JS: As health remains as a top priority and concern for the Canadian policy makers and general public, it seems as though the responses to health raise more concern than the determinants of health. And Sally Fallon explains what kinds of micro-organisms are destroyed by pasteurization, that are seen to be of benefit to human health.

 

Sally Fallon: Yes, well all of the healthy lactobacilli - these are bacteria that produce lactic acid, lactic acid being named after milk, actually, Latin for milk - it was very important to have these in the gut, because they help break down food, and they help absorb nutrients. And they keep the pH at the proper level in the intestinal tract, and raw milk is the best source out there. In fact, raw milk that's actually gone off a little, gotten a little sour, is an even better source.

 

JS: Perhaps one of the most prevalent health concerns surrounding milk today is that of allergies. As there are increasing incidents of allergies to milk, Sally Fallon does provide insights as to why this is.

 

Sally Fallon: We know why pasteurized milk creates allergies. It's because when you pasteurize, which is a very rapid heat treatment, the fragile proteins in milk become warped and distorted and break up, and the body does not recognize these proteins any more. They think they're foreign and harmful proteins, and the body mounts an immune response. So this is why more and more people simply cannot drink pasteurized milk. The market for fluid milk declined 1% every year. It has relentlessly for the past 30 years. It's a big problem for the dairy industry, you know? Their customers are disappearing. And at the same time, we've had more and more articles in the literature linking commercial pasteurized milk to things like asthma, allergies, rashes, even things like diabetes. What's so interesting to me is one of the most recent studies on allergies and asthma found that the biggest correlation with not having asthma was having starting off life drinking what they call farm milk; that is, raw milk. And that's exactly right, because these components build in protection, protection for life in the infant.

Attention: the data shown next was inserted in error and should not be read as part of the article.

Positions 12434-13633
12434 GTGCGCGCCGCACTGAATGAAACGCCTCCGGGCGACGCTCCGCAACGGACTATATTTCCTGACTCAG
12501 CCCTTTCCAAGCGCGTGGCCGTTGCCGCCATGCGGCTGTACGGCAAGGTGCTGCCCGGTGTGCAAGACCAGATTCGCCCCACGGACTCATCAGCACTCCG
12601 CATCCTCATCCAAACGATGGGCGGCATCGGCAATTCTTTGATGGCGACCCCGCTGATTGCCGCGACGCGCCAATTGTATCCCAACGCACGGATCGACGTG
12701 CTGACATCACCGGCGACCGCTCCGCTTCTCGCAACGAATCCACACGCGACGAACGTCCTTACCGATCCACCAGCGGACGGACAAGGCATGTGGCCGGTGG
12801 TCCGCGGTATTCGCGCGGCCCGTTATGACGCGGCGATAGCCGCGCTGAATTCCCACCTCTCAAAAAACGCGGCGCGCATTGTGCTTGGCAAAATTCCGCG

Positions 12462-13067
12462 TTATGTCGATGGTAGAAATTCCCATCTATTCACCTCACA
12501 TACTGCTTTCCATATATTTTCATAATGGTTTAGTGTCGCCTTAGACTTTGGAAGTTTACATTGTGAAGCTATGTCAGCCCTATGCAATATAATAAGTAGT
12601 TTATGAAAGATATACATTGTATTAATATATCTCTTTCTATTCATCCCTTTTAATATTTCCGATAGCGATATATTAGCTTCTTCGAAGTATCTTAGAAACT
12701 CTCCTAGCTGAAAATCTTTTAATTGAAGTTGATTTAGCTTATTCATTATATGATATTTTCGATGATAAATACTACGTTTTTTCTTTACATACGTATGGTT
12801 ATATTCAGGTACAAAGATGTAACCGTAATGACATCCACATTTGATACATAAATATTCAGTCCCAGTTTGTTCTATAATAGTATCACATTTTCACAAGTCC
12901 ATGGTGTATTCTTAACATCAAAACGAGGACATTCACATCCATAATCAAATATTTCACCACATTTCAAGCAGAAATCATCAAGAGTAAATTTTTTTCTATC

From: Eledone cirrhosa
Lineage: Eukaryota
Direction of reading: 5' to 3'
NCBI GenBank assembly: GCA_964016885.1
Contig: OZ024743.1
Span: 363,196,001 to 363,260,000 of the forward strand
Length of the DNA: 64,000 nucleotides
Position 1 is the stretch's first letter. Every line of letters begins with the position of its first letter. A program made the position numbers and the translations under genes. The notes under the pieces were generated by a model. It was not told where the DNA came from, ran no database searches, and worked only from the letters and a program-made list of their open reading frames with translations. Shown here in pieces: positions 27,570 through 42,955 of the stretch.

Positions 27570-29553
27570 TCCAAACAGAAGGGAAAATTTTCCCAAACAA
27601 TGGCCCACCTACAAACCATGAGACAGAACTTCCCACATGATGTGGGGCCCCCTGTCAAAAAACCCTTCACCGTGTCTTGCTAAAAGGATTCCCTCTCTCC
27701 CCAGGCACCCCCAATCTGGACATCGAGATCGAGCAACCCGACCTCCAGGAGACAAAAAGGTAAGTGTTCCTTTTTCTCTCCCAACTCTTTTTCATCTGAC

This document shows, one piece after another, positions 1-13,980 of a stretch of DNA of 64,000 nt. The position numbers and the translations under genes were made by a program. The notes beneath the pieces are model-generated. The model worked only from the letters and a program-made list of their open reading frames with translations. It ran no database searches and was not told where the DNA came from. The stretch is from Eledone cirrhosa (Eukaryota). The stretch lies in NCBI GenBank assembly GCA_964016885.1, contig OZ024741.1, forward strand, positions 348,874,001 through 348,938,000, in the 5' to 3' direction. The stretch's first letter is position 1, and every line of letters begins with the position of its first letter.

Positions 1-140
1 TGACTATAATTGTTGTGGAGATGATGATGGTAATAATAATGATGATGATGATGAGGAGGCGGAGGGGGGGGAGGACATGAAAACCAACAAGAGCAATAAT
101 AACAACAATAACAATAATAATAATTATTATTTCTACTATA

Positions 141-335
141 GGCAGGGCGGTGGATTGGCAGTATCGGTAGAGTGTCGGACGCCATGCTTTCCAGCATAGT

JS: And you're tuned in to Deconstructing Dinner as we hear clips from my conversation with Sally Fallon of the Weston A. Price Foundation on the topic of raw milk versus pasteurized milk. As pasteurization is seen to destroy harmful bacteria that Sally suggests is untrue, yet another argument by the dairy industry and public health officials is that pasteurization encourages longer shelf life. Increasing in popularity is the new form of ultra-pasteurization or UHT, allowing milk to remain on the shelf for up to three months. But is this such an achievement in technology and health?

 

Sally Fallon: Well, there's an old saying, "Long shelf life equals short human life." Yeah, this milk is completely sterile, and doesn't support life. Now, by the way, ultra high temperature pasteurization takes the temperature above the boiling point, which is totally unnatural. I mean, when you cook something, when you boil something, it remains at the boiling point. But the ultra high temperature pasteurization is a very rapid treatment that takes it from room temperature to the boiling point within a few seconds. This is a very drastic violent process, and the proteins get even more warped and destroyed and I know people who can drink pasteurized milk but not ultra-pasteurized milk. It makes them violently ill. Raw milk has a longer shelf life than you think. The raw milk that I get, if you keep it nice and cold, keeps for two weeks at least. It's nice and fresh after two weeks. So you can't use this argument about shelf life. Raw milk lasts quite some time.

 

JS: Continuing on the topic of nutrition when comparing raw milk versus pasteurized milk, how many of us have ever questioned the prevalence of added vitamins to many of the milk products we see on grocery store shelves? I asked Sally Fallon if this is an indication of the vitamins that are lost through the modern processing of milk.